How would you describe those changes? “Friends have noticed that I exude a lot more confidence and the way I physically hold myself. In the past I’d go along with what was being said – now I’ll challenge an opinion. I think that as a gay man I viewed myself as a second class man to straight men, I’d move out of their way a little scared of them. I also think that by spending more time with them in this context I understand straight men better too. They’re no different to me and my friends – the only difference is our sexualities.”
Like Sue, Anthony has been following a 10-week White Collar Boxing programme and when we first spoke was working towards his first fight. Unlike Sue he is not a member of an LGBT+ sports club, his boxing programme is largely populated with ‘straight’ participants.
Are your fellow boxers aware that you’re gay and have there been any issues as a result?
Anthony: “In my experience people in boxing are more welcoming of your being gay than gay people are at my doing boxing. From gay men I’ve been met with ‘WTF why would you do that?’, or they just laugh or say ‘what are you straight now?’. I recently had a black eye, which is pretty usual when training, and I explained to someone that it was from boxing and his response was ‘Oh I thought you were gay’. Boxing is the most inclusive sport I’ve competed in so far. No-one seems to care who you are, it’s what you can do in the sport.”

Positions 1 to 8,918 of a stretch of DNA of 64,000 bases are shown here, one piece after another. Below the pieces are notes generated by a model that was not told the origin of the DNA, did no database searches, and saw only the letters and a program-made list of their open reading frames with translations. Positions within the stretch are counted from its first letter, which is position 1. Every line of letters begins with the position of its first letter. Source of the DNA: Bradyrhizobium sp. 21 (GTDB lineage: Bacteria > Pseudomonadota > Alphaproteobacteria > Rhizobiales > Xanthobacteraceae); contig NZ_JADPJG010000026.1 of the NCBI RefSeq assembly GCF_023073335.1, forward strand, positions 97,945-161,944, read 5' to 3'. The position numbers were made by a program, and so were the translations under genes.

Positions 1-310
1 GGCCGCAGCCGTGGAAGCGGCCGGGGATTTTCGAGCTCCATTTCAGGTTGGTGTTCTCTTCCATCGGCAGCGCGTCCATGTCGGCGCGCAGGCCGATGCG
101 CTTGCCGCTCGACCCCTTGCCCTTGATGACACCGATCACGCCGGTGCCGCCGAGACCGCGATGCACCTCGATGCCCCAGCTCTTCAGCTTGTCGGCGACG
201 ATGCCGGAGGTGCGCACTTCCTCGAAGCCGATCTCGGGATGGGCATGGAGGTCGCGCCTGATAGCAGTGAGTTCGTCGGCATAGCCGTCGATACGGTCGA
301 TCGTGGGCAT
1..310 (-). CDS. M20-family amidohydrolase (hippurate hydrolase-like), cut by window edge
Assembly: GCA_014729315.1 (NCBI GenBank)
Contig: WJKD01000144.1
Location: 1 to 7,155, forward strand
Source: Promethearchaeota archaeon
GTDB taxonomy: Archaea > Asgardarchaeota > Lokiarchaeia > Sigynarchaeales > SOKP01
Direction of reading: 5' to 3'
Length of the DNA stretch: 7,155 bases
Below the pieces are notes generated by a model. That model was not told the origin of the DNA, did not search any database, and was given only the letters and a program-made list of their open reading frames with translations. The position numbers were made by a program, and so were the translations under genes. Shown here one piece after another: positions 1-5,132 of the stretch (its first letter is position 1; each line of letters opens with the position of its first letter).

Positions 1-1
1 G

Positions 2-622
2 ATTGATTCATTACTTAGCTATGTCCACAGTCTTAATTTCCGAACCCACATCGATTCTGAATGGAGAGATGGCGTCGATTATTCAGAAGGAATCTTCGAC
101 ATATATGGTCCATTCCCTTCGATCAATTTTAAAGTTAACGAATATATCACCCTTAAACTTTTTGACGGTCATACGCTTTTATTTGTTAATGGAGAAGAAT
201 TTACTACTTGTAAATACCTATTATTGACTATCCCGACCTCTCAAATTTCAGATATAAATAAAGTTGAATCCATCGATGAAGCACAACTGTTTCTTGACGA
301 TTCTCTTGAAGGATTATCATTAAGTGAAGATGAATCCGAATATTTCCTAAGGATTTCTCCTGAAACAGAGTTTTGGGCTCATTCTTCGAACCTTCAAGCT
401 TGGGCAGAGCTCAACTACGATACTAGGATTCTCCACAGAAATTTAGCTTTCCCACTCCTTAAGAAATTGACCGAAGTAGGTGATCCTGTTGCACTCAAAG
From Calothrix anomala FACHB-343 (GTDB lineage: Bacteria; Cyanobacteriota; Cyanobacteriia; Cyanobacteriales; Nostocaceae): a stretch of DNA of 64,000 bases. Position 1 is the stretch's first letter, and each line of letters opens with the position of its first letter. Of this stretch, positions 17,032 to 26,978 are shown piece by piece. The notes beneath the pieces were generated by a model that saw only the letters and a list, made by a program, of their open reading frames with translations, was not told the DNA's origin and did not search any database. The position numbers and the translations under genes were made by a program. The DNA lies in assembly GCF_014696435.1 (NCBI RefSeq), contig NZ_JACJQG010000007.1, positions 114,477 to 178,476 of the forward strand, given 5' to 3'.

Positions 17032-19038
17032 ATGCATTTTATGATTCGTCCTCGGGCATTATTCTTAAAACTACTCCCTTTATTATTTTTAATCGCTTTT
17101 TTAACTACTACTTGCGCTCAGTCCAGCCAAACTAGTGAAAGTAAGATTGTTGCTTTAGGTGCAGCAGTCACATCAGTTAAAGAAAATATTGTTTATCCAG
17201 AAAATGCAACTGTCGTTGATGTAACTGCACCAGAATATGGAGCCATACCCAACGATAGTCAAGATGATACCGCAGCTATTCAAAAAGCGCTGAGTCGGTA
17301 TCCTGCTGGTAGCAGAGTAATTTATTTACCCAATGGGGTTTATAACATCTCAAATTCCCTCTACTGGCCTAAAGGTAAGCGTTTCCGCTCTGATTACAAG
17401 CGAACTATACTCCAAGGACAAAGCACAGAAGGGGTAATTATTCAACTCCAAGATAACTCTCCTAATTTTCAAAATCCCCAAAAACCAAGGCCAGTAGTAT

I catch up with Anthony one more time just after his first fight. Although he went the distance he didn’t win this time.
How does that feel?
Anthony: “I’ll admit I was upset, I now understand why football fans cry when their team loses. That said, I’ve grown so much through it. I never thought initially that as a gay man I could do this – that feeling is now long behind me. I competed and that’s that. I’m looking forward to the next time.”